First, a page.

True freshman Jared Goff had one of the most memorable starts for a Bears freshman in the history of the program on Saturday.
He threw for more yards than any freshman, threw for the second highest single-game yardage total of any Cal quarterback -- freshman or otherwise -- and he set a new single-game record for passing attempts with 63.
But just how good (and not-so-good) was the 18-year-old on Saturday? Well, rather than just give you completion percentages, we'll grade every single Goff snap this season, assigning a +1 to positive plays (5+ yard completions, avoiding sacks with good pocket presence, third-down converstions, etc.) a -1 to negative plays (holding the ball too long, poorly thrown balls, bad decisions, etc.) and 0 to everything in between (balls that are dropped, run plays, etc.) to give you the realest assessment possible for Cal's first-ever true freshman to start the first game of the season.
First up, Saturday's 44-30 loss to Northwestern.
Goff finished with a +14 on Saturday, with a +6 first-half and +8 second. Here's how it broke down:
Goff had THIRTY positive plays on Saturday (we gave both his TDs +2s to give him +32 in the positive column overall).
- Seven were third-down conversions (and one was a fourth!). Three of Goff's biggest plays yardage-wise actually came on all-important third downs: a 24-yard screen pass to Treggs in stride during the first half, and both 19- and 20-yard bullets to Harper in the second half.
- Just one was a running play, an 11-yard scamper in the second half that helped Cal keep its final scoring drive alive. He only left the pocket with the intent to run twice, and only escaped Northwestern once, but he clearly has the wheels if he needs them.
- Two were those touchdown passes: a 52-yarder to a streaking-behind-the-defense Harper and the 7-yard jump ball fade to Harper that put Cal ahead for the final time on Saturday, 24-20.
- Only one was neither pass nor run. With five minutes to go in the first quarter, Goff avoided a would-be safety on 2nd-and-11 from the Cal five yard line, chucking the ball -- while being tackled -- in Jacob Wark's general direction.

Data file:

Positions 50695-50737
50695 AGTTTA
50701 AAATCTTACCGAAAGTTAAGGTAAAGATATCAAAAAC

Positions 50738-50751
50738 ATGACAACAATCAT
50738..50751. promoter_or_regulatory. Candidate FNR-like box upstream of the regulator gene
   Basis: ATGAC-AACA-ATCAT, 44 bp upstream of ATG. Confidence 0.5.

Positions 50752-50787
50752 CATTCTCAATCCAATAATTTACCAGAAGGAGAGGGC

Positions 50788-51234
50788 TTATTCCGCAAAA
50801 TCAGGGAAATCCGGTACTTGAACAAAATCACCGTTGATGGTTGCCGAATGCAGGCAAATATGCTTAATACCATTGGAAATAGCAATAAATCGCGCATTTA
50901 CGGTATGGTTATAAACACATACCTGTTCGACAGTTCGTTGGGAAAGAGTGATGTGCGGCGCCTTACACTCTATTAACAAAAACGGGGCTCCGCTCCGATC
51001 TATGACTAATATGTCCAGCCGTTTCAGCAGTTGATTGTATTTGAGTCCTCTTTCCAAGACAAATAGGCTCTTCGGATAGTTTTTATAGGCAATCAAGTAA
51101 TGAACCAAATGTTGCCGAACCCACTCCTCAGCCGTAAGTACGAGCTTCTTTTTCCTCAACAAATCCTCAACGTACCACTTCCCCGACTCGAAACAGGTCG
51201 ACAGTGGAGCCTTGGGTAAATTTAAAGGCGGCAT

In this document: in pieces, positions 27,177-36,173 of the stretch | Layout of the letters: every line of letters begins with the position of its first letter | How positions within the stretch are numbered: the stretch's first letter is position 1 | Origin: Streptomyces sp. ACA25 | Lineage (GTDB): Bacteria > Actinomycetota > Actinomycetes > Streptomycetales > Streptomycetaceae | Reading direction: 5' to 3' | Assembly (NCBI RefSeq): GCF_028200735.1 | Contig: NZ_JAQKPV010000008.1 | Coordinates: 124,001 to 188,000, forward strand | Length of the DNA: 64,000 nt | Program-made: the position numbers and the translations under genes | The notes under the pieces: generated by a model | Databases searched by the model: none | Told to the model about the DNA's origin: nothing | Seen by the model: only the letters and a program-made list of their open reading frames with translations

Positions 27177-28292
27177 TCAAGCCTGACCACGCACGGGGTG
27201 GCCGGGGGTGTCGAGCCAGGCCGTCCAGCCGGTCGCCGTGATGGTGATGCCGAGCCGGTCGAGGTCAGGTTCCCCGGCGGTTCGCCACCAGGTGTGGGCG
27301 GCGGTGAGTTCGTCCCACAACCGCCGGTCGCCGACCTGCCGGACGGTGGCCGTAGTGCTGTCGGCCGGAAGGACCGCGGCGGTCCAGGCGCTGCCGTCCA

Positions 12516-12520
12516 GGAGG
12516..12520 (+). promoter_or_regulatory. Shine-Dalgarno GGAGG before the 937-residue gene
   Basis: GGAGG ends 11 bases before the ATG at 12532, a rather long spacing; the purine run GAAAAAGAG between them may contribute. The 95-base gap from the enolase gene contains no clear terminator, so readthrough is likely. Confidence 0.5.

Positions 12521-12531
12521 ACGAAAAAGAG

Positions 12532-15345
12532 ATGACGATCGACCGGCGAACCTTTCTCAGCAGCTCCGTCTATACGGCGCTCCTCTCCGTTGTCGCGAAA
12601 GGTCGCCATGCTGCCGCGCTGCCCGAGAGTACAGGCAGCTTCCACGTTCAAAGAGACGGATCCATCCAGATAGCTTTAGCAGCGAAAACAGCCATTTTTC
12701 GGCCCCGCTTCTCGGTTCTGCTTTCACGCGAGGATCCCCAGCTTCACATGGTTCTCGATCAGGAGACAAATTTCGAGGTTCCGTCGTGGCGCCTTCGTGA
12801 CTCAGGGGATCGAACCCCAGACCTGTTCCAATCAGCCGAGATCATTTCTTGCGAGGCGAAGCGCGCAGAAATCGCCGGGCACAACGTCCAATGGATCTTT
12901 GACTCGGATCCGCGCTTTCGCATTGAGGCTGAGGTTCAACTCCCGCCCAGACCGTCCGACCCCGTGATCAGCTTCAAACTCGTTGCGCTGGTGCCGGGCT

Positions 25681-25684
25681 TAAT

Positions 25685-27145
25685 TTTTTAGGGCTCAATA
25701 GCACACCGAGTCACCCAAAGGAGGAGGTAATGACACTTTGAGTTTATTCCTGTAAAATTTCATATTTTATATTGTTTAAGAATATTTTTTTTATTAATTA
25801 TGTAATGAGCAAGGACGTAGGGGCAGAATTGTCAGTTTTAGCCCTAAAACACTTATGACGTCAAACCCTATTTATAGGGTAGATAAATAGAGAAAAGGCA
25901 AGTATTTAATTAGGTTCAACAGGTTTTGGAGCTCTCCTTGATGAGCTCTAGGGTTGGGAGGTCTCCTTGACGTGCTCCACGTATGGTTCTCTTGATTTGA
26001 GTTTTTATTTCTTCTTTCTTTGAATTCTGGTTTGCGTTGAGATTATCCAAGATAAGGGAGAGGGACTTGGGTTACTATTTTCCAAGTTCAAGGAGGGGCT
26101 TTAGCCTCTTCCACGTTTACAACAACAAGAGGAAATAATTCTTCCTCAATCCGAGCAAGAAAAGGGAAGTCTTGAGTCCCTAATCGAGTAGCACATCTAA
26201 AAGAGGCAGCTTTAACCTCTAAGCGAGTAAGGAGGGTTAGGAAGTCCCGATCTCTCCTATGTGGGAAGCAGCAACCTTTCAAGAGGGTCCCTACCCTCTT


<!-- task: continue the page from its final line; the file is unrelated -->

- Of the rest? Nine were 10+ yard completions, four in the first, and five in the second.
Goff had 17 negative plays (we assigned only one -2 to the throw into double coverage).
- Five were turnover related. Goff had two fumbles, one a bobbled snap he dropped after play-action-ing into Daniel Lasco and then recovered, the other scooted out of bounds very fortunately after Goff tried to do too much with two defenders in pursuit and the true frosh racing to the sideline. He had the one momentum-changing interception that negated a pick by Alex Logan the play prior. That one was all Goff, he threw a ball into double coverage to Harper who didn't have any separation at the time. That's a ball he just can't throw. The other two? Tipped balls that both fell right in the hands of a waiting linebacker who returned them for defensive TDs. One bounced right off of Darius Powe's chest (that can't happen) and the other was tipped in the air by a defensive lineman.
- Four were just plain bad balls. FOUR. One was skipped, one was low, one was to nobody. And one was behind a receiver.
- Two involved sacks -- one by Deonte Gibson and one by Tyler Scott. Both times Steven Moore looked like the guy who was beat, but both times Goff held the ball longer than he should. He needs to get the ball out quick to mitigate some of the inexperience on the offensive line (especially on a day when Matt Cochran was lost to an injury). He gets the ball out quick and those sacks don't happen.
- Only one of the passes was for negative yardage, a one-yard pass in the flats to Harper where he was immediately brought down.
- The other five? All of them were balls he shouldn't have thrown. Three were near picks on passes into the flats to wide receivers -- all jumped by corners or linebackers -- and in every case Goff was telegraphing the pass. One was into double coverage to Harper (yes, he did this twice on Saturday), and one was on a bad fade route in the corner of the end zone to Treggs.
Goff was very good and on the verge of great, the only thing that probably kept him from it were the turnovers (in particular the one momentum-crushing INT into double coverage). To have had the amount of success he did starting his first-ever game, against a nationally ranked team, on national TV, Goff was as good as you could've hoped for from an 18-year-old who's last game was for Marin Catholic High School.